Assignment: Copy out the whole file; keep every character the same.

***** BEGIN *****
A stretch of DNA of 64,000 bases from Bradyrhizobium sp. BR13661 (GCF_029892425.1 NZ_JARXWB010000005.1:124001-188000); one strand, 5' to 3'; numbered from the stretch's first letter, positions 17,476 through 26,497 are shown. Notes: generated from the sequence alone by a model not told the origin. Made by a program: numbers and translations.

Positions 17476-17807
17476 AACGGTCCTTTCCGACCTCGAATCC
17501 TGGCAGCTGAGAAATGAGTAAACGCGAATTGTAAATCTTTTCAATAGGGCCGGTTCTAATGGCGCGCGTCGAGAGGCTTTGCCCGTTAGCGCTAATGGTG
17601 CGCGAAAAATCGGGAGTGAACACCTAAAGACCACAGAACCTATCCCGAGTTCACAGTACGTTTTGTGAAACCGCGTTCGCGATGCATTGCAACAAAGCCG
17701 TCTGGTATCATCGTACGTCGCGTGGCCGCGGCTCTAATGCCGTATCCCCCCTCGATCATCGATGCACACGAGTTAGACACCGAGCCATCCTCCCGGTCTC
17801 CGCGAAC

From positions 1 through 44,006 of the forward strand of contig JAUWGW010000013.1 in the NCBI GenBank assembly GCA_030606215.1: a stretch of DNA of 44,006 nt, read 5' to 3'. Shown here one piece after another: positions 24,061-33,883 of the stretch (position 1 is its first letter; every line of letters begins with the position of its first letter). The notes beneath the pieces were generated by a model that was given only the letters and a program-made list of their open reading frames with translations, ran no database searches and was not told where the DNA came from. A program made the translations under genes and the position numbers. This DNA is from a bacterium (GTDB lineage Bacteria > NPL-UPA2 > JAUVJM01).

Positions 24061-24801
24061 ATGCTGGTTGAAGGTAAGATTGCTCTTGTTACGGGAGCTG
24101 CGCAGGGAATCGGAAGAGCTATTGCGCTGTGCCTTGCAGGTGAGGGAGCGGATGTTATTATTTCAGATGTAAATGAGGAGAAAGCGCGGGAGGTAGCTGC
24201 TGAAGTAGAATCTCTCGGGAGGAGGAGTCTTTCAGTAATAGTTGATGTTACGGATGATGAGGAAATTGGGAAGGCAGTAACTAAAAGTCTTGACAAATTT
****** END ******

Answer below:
A stretch of DNA of 64,000 bases from Bradyrhizobium sp. BR13661 (GCF_029892425.1 NZ_JARXWB010000005.1:124001-188000); one strand, 5' to 3'; numbered from the stretch's first letter, positions 17,476 through 26,497 are shown. Notes: generated from the sequence alone by a model not told the origin. Made by a program: numbers and translations.

Positions 17476-17807
17476 AACGGTCCTTTCCGACCTCGAATCC
17501 TGGCAGCTGAGAAATGAGTAAACGCGAATTGTAAATCTTTTCAATAGGGCCGGTTCTAATGGCGCGCGTCGAGAGGCTTTGCCCGTTAGCGCTAATGGTG
17601 CGCGAAAAATCGGGAGTGAACACCTAAAGACCACAGAACCTATCCCGAGTTCACAGTACGTTTTGTGAAACCGCGTTCGCGATGCATTGCAACAAAGCCG
17701 TCTGGTATCATCGTACGTCGCGTGGCCGCGGCTCTAATGCCGTATCCCCCCTCGATCATCGATGCACACGAGTTAGACACCGAGCCATCCTCCCGGTCTC
17801 CGCGAAC

From positions 1 through 44,006 of the forward strand of contig JAUWGW010000013.1 in the NCBI GenBank assembly GCA_030606215.1: a stretch of DNA of 44,006 nt, read 5' to 3'. Shown here one piece after another: positions 24,061-33,883 of the stretch (position 1 is its first letter; every line of letters begins with the position of its first letter). The notes beneath the pieces were generated by a model that was given only the letters and a program-made list of their open reading frames with translations, ran no database searches and was not told where the DNA came from. A program made the translations under genes and the position numbers. This DNA is from a bacterium (GTDB lineage Bacteria > NPL-UPA2 > JAUVJM01).

Positions 24061-24801
24061 ATGCTGGTTGAAGGTAAGATTGCTCTTGTTACGGGAGCTG
24101 CGCAGGGAATCGGAAGAGCTATTGCGCTGTGCCTTGCAGGTGAGGGAGCGGATGTTATTATTTCAGATGTAAATGAGGAGAAAGCGCGGGAGGTAGCTGC
24201 TGAAGTAGAATCTCTCGGGAGGAGGAGTCTTTCAGTAATAGTTGATGTTACGGATGATGAGGAAATTGGGAAGGCAGTAACTAAAAGTCTTGACAAATTT